What does transmedia documentary really mean?
This weekend at Ravensbourne College on the Greenwich peninsular, over 1,000 of the world's leading web makers and digital innovators have gathered for MozFest, Mozilla's annual get-together for a weekend of idea-sharing and web-making. One of the big announcements at the three-day event – which spans from gaming and learning to digital media and collaborative creativity – is the arrival of version 1.0 of a tool called Popcorn, which could revolutionise the way we watch and interact with films and video online. Nic Wistreich, tech consultant on SDI's Virtuous Circle initiative, is on location.
Photos from MozFest 2011 by Jonathan McIntosh (Creative Commons)
It has been suggested that the most innovative aspect of the web was the hyperlink, as it gave the ability to connect one page or item to another without needing the permission of whatever you are connecting to. An article is no longer limited to just reporting an event or idea but can connect directly to the sources, discussion, points for further reading, means to share more widely, and suggestions for taking action. The invisible threads between ideas and debate that once could only be found in the indexes of books and journals could begin to be connected, building an ever-growing tapestry of knowledge and ideas.
But while this has been liberating for text, images – anything that could be printed onto paper – it falls flat (quite literally) when applied to time-based media. You can link to a video file, but the mass of information within it and related to it is mostly lost.
Metadata is the addition of data to data, and for films has traditionally dealt just with the sort of info you could find in IMDb: the credits, technical details, synopsis, rights holders and so on. But a blog link and biography for the person speaking at 24 minutes and 03 seconds? A map reference for the breathtaking cathedral during the opening scene? The latest news stories around the topic at the heart of the film? This sort of metadata has until recently been kept quite separate from the time-based media itself.
One of a number of time-synced metadata (also known as augmented video) formats, Popcorn.js is a scripting library that makes it easy to attach and play back rich media such as pages, links, notes, map references and so forth besides any point of a video or audio file. It turns the way we’ve been thinking of video on the web on its head. Rather than a video player embedded within a page of static text, comments and pictures, these things can be built around the video itself. The timecode of the video is what links everything, rather than the user’s exploration. It envisages a form of web-native filmmaking that ranges from ‘the red button’ and ‘bonus features’ of adding extra information to a completed film, right through to a film that puts interactivity and rich data right at its heart, a kind of living documentary.
Popcorn was envisaged and driven forward by documentary filmmaker Brett Gaylor as a way to make the data aspect of his documentaries more dynamic. As audience habits continue to evolve online, with many people watching video while checking Twitter, Facebook or searching the web for more information, a framework that helps the filmmaker not only support that – but narrate it – makes a lot of sense.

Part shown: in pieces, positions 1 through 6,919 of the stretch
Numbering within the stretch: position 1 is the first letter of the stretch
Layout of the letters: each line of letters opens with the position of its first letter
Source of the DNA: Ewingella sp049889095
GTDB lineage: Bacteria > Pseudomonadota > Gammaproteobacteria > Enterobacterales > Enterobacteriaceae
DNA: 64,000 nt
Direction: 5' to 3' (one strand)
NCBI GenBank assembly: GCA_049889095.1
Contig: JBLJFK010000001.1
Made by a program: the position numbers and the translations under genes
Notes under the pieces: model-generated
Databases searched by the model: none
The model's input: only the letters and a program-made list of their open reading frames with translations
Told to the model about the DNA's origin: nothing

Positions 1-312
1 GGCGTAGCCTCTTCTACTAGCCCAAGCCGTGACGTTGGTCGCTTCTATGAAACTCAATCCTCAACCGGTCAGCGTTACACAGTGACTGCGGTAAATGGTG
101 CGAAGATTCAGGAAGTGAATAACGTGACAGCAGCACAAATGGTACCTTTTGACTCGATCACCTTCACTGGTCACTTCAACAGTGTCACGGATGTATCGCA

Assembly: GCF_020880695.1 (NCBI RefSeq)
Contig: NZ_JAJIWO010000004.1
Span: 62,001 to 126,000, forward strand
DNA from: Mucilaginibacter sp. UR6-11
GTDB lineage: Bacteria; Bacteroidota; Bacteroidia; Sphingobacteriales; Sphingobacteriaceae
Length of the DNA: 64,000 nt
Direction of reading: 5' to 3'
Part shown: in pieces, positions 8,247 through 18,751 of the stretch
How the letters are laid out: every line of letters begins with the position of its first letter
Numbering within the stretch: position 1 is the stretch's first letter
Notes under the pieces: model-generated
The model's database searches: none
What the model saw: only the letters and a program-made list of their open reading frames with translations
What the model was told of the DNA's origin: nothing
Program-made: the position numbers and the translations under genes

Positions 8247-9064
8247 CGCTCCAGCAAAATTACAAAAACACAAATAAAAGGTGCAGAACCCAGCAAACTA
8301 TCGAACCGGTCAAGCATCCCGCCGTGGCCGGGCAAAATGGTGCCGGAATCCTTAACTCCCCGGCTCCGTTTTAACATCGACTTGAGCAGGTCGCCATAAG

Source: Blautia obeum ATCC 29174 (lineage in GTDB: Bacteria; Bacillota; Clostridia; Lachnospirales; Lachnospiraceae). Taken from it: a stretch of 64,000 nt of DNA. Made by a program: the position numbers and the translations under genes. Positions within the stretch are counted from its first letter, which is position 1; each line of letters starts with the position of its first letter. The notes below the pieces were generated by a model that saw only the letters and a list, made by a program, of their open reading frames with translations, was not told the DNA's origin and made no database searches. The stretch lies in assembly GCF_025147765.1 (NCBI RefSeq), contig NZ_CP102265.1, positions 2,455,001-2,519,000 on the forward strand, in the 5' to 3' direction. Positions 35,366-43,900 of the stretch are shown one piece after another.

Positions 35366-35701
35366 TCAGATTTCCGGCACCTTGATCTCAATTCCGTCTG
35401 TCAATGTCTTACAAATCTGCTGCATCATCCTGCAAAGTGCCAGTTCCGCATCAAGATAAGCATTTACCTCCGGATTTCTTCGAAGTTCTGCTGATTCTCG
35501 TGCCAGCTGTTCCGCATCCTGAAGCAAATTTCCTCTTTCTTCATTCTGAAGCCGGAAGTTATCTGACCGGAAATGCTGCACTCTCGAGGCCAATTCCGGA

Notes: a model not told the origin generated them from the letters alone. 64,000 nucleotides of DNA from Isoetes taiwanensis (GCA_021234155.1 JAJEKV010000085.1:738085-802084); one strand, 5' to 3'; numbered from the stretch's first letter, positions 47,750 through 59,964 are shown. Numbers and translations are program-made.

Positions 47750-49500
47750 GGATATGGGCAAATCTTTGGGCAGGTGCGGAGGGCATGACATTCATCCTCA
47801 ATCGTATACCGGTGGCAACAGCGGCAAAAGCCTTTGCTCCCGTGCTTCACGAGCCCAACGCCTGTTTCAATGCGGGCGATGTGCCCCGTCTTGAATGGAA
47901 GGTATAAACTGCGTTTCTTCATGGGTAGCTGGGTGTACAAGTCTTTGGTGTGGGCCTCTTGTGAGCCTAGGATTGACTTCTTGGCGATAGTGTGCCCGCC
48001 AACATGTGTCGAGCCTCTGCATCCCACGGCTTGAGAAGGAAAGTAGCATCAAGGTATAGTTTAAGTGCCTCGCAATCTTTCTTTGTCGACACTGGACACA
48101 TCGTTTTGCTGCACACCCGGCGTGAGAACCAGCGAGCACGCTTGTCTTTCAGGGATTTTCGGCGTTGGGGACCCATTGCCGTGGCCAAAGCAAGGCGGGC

Popcorn is created and supported by the Mozilla Foundation who make the Firefox browser (amongst many other things) and are one of the stand-out open source success stories: their main product is free and given away – yet make hundreds of millions of dollars from offering a search bar for Google [corrected]. As a non-profit they can put the bulk of that money into moving forward the creative and cultural potential of the web.
At the previous MozFest in 2011, the delegation from the Scottish Documentary Institute spontaneously assembled a breakout session for documentary makers where Brett explained how and why Popcorn exists and how it could be useful for doc makers (pictured). A year later and at Mozfest 2012, Popcorn launched its Version 1.0 - over two years after the first beta version. This means that those wanting to add Popcorn to their video, but who don’t want to go near code, will be able to use a powerful new tool, Popcorn Maker, to add extra information to their videos. This will work regardless of whether the video is hosted on Vimeo, You Tube, or your own server. A TED lecture from Edinburgh 2012 shows Mozilla COO talking thru the creation of a basic Popcorn story, and we hope to publish a how-to guide, later in the year.
What does a Popcorn video look like?
A ‘popcorned’ video can include pretty much anything that exists on a web page, such as pages, links, text, pictures, Wiki articles, maps and street-views, animations and interactivity. These elements can appear:
- In-frame – appearing within the video player – either ambient (like title cards or graphics that are part of the film) or explicit (i.e. an overlaid webpage or annotation). This player can then be embedded elsewhere. For example, this TED lecture is contained within a Popcorn player that can then be put on any page.
- Out-of-frame – outside the video player on the surrounding page – for example the very first Popcorn demo from 2010, which illustrates a range of the possibilities with it.
- Second-screen – on a second device such as a tablet or smatphone.
Popcorn handles all the different kinds of data through plugins – so there are plugins for pulling photos around a certain tag from Flickr or showing a Wikipedia article – and developers keep creating more. Because Popcorn and its plugins are open source, if something doesn’t do quite what you want you’re free to adapt it, for instance making the Google Maps plugin work with Ordinance Survey maps.
Read part two on a dozen different demos of Popcorn in action.
Follow Nicol Wistreich on Twitter.